1- DRY: Don’t Repeat Yourself

- DRY is a principle of software development aimed at reducing repetition of software patterns, replacing it with abstractions or using data normalization to avoid redundancy. A basic strategy for reducing complexity to managable units is to divide a system into pieces. The DRY principle is stated as “Every piece of knowledge must have a single, unambiguous, authoritative representation within a system”. In other words, it states that these small pieces of knowledge may only occur exactly once in your entire system. Violations of DRY are typically referred to as WET solutions, which is commonly taken to stand for either “write everything twice”, “we enjoy typing” or “waste everyone’s time”.

2- KISS: Keep it Simple Stupid

- The KISS principle translates to “The simplest explanation tends to be the right one.” The KISS principle states that most systems work best if they are kept simple rather than made complicated; therefore simplicity should be a key goal in design, and that unnecessary complexity should be avoided. There are similar concepts in many areas. Occam’s razor (also Ockham’s razor or Ocham’s razor) is the problem-solving principle that the simplest solution tends to be the right one. When presented with competing hypotheses to solve a problem, one should select the solution with the fewest assumptions. To sum up: try to think out-of-the box if a task looks complicated to you.

3- YAGNI: You Ain’t Gonna Need It

- The YAGNI principle translates to “If it’s not in the concept, it’s not in the code.” If there’s no budget for database abstraction, there’s no database abstraction. If the unlikely event of a database change does occur, it’s a natural thing to charge for the change request (ref). A good rule of thumb is: roughly 80% of the time spent on a software project is invested in 20% of the functionality. Think about your own projects! Everytime I do, I am surprised by the accuracy of the 80:20 rule.
- While this concept may sound simple, it can be hard to differ the necessary from the unnecessary parts. For example, if you’re comfortable with a library or a framework that uses database abstraction, you won’t save much time in dumping it. The key concept is another way of looking at software: we’re trained to write future-proof and maintainable software. This means that we are trained to think ahead. What changes may occur in the future? This is critical for bigger projects, but overhead for smaller ones. Don’t think into the future! If a small corporate website does fundamental changes, they may have to start from scratch. This is not a significant problem compared to the overall budget.

The difference between You ain’t gonna need it and DRY in software development is that the latter is reducing complexity by dividing a project into manageable components, while the former is reducing complexity by reducing the number of components. YAGNI is similar to the KISS principle, as it strives for a simple solution. However, KISS strives for a simple solution by trying to implement something as easily as possible; YAGNI strives for simplicity by not implementing it at all!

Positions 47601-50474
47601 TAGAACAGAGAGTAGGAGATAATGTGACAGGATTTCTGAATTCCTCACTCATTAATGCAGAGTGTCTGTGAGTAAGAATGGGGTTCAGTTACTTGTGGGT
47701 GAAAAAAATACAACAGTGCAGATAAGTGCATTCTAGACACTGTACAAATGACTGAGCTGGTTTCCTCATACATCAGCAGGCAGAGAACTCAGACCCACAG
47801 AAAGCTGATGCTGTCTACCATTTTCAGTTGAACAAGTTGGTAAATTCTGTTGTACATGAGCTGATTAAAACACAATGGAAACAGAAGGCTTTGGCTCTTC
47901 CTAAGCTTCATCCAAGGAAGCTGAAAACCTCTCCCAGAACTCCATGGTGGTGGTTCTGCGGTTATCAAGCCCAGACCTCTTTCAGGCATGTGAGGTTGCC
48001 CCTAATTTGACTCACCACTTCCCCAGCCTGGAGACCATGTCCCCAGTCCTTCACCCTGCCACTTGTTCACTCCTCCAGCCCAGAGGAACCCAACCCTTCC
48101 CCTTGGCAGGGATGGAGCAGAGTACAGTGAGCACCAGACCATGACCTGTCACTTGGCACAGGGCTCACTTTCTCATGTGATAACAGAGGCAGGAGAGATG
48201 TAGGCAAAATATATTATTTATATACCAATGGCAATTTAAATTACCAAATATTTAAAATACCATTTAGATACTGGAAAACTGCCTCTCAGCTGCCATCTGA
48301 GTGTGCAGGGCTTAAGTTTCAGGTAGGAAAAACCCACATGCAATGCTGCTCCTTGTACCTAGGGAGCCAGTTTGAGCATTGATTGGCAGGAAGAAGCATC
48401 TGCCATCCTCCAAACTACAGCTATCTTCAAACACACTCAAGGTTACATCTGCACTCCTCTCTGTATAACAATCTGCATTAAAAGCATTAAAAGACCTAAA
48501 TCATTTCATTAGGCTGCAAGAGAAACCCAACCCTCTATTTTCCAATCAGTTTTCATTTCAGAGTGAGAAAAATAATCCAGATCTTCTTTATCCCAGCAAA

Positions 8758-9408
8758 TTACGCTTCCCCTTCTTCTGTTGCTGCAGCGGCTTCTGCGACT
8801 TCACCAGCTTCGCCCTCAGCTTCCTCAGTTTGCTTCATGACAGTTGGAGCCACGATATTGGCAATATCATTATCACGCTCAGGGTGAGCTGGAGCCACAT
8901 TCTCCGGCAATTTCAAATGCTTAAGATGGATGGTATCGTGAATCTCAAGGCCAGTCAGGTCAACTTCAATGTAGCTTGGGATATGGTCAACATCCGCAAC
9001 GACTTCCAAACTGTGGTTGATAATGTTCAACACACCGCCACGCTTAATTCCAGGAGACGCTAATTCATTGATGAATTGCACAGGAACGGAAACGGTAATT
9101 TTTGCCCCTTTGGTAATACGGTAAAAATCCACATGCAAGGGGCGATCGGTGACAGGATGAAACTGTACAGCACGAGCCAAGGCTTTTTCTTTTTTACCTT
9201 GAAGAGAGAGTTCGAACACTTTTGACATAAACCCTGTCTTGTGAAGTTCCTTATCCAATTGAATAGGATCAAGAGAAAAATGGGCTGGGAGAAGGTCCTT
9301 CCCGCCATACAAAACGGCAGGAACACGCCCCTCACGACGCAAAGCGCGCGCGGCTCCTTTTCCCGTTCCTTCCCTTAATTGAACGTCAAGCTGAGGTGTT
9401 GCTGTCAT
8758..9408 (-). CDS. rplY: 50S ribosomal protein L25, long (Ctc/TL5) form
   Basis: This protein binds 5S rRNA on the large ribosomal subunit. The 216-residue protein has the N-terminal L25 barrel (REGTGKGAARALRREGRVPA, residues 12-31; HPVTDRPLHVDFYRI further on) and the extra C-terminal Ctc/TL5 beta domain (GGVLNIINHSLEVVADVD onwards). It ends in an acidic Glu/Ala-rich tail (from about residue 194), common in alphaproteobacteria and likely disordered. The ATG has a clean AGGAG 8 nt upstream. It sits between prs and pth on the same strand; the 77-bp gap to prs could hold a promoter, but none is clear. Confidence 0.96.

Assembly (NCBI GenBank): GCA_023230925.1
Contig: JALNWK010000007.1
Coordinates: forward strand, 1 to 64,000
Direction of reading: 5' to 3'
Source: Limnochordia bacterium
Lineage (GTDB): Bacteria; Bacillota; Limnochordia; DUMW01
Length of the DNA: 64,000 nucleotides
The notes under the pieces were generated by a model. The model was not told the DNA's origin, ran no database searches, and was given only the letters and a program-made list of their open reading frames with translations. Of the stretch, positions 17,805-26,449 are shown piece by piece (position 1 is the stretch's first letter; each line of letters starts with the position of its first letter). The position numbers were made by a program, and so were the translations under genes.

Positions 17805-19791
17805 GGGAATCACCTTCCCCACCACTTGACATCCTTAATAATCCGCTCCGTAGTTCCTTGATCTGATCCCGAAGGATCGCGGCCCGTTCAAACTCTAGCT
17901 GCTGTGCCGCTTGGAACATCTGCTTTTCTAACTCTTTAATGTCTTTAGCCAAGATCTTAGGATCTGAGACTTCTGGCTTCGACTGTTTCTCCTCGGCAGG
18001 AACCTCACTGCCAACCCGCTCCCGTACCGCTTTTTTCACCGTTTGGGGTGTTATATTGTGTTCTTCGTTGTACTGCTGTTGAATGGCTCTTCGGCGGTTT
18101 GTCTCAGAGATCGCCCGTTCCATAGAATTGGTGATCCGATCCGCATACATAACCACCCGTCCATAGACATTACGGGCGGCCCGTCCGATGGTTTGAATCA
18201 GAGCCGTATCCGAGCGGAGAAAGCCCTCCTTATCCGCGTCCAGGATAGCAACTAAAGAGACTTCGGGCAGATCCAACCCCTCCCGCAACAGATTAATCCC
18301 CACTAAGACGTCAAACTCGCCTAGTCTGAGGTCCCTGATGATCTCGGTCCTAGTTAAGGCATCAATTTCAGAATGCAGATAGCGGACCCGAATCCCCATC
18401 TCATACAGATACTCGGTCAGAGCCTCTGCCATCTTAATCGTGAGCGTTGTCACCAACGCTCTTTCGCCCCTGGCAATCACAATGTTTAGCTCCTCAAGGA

]]>LDA has two hyperparameters, where tuning them changes the induced topics. The questions are: What does the alpha and beta hyperparameters contribute to LDA? How does the topic change if one or the other hyperparameters increase or decrease? Why are they hyperparamters and not just parameters?

But for the answers, see page in datascience.stackexchange or the information below:

LDA uses a multivariate distribution, which can be the Dirichlet distribution. LDA assumes that:

- A document can have multiple topics (because of this multiplicity, we need the Dirichlet distribution); and there is a Dirichlet distribution which models this relation.
- Words can also belong to multiple topics, when you consider them outside of a document; so here we need another Dirichlet distribution to model this.

Theses two distributions which you do not observe from data are called latent, or hidden.

Now, in Bayesian inference you use the Bayes rule to infer the posterior probability. For simplicity, lets say you have data x and you have a model for this data governed by some parameters θ. In order to infer values for this parameters, in full Bayesian inference you will infer the posterior probability of these parameters using Bayes’ rule with:

Note that here comes an α. This is your initial belief about this distribution, and is the parameter of the prior distribution. Usually this is chosen in such a way that will have a conjugate prior, so the distribution of the posterior is the same with the distribution of the prior.

The parameters of the prior are called hyperparameters. So, in LDA, both topic distributions, over documents and over words have also correspondent priors, which are denoted usually with alpha and beta, and because are the parameters of the prior distributions are called hyperparameters.

Additional, Assuming symmetric Dirichlet distributions (for simplicity), a low alpha value places more weight on having each document composed of only a few dominant topics (whereas a high value will return many more relatively dominant topics). Similarly, a low beta value places more weight on having each topic composed of only a few dominant words.

]]>